Males build nest, defend the area.
Female ready to breed comes into the territory. If she is not ready he chases her away.
They breed.
He chases her off and tends the nest, eggs, fry.
If she stayed in the area she might eat eggs or fry.

A 55 gallon tank with LOTS of tall plants might be enough to keep the females out of sight. The male might just claim part of the tank. Maybe.
Some Gouramis are milder than others.
Dwarf Gouramis, Paradise Fish, Betta splendens and Three Spot Gouramis (all color morphs) are about the most aggressive. General recommendation is one one of these per tank.
Moonlights and Honey Gouramis are probably middle-level. I have had them work in pairs or trios, and had some aggression. Some of this may have been tank size, or lack of territory markers.
Pearls and Snakeskins are usually among the milder Gouramis. Snakeskins get too big for a 55, but I had a trio in a 125 (6' long) several years ago. A couple of Pearls would highly likely work in a 55 (I have kept them in a 3' long tank)
Gouramis are individual fish, with their own personality. I have heard of Dwarf Gouramis so aggressive they had to be removed from the community tank because they were attacking all the other fish, even those that swam lower down. I have heard of one person with aggressive Pearl Gouramis.
If you can get all females (any species) they are more likely to get along, same way as a group of Betta females are usually OK together.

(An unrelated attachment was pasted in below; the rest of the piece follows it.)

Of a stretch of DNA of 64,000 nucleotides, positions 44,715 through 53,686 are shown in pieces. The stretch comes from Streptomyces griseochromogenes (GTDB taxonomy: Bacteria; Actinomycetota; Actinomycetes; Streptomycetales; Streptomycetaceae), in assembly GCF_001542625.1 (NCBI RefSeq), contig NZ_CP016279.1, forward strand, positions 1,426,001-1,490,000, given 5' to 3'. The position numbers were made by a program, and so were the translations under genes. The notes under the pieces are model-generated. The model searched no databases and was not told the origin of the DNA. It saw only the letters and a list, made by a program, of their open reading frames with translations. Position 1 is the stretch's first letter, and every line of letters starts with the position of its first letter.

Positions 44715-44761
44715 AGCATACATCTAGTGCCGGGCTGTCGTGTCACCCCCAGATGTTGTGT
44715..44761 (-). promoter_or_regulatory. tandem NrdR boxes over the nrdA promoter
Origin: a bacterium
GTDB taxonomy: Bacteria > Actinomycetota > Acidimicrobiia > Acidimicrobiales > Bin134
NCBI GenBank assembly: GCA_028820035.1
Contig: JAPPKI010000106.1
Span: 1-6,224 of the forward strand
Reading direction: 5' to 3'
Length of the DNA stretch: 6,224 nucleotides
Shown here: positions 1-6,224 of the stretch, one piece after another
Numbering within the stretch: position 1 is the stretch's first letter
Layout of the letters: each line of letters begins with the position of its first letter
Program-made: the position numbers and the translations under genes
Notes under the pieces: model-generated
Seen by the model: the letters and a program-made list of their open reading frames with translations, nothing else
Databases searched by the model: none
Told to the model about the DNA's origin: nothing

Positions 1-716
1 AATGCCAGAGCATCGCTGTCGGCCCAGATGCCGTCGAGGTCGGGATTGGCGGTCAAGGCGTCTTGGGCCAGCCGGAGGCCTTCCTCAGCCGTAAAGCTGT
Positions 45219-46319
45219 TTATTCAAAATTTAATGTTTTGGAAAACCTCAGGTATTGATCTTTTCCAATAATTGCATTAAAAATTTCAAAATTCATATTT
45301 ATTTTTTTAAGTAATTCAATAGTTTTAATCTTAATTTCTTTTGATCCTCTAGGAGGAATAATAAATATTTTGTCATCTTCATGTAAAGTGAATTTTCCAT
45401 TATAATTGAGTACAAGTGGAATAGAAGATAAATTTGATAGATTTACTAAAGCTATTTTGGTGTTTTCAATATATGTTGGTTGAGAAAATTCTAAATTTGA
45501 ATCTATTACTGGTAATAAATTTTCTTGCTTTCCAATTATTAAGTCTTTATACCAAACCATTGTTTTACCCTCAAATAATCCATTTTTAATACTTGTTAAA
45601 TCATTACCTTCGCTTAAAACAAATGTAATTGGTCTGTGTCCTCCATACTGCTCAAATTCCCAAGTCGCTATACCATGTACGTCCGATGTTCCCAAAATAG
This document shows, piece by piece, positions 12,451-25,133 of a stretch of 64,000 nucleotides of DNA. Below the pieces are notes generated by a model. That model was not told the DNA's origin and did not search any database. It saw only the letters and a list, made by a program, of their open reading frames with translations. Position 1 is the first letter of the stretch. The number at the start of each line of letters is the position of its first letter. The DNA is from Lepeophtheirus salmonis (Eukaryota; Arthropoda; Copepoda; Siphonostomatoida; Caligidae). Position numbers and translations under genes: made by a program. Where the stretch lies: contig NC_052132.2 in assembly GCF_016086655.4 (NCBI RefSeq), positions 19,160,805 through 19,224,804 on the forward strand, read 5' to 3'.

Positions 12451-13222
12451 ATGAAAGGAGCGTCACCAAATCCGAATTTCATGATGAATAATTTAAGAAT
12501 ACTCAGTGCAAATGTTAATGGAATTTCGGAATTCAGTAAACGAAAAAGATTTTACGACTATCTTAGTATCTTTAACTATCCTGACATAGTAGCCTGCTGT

Go order:
Milder fish like Otos, mild schooling fish, snails.
then pushier fish like Rams, Gouramis.

Substitute for Tiger Barbs: Pentazona Barbs (5 banded barbs) or Ruby Barbs. These can be a bit pushy, but nowhere near as aggressive as Tiger Barbs.
Cherries are nice looking, but not exactly schooling. The males are a bit too feisty to get along like schooling fish. Checker barbs might work.
--------------------------------------------------------------------------------

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Quote:
What if both nitrite and nitrates are really high but ammonia is low
The bacteria that convert ammonia to nitrite grow fast, so ammonia will start dropping first. You need to keep adding it. Return it to 3 ppm once a day.

The bacteria that convert nitrite to nitrate (Nitrospira sp) are slower growing, and they don't even get started until after the first group has started generating nitrite.
Once they do get going the nitrate starts rising, but the bacteria are not up to dealing with all the nitrite right away, and the ammonia --> nitrite bacteria keep on producing nitrite.

So:
Ammonia low
Nitrite high
Nitrate high

... means the fishless cycle is roughly 1/2 to 2/3 done.

Also, as noted above, not all nitrate tests will read right when nitrite is present. Ignore nitrate and concentrate at keeping ammonia and nitrite in the right levels to grow the bacteria as fast as possible.
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post #14 of 14 (permalink) Old 06-19-2015, 03:00 PM Thread Starter
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Quote:
Originally Posted by Diana View Post
Go order:
Milder fish like Otos, mild schooling fish, snails.
then pushier fish like Rams, Gouramis.

Substitute for Tiger Barbs: Pentazona Barbs (5 banded barbs) or Ruby Barbs. These can be a bit pushy, but nowhere near as aggressive as Tiger Barbs.
Cherries are nice looking, but not exactly schooling. The males are a bit too feisty to get along like schooling fish. Checker barbs might work.
I'm definitely going to look at the alternatives to tiger barbs. I like the way those little things school and zip around. And 1 exceptionally handsome dwarf gourami and a pair of Bolivian Rams certainly sounds like the way to go, after filling out with more docile guys/gals and letting them settle-in.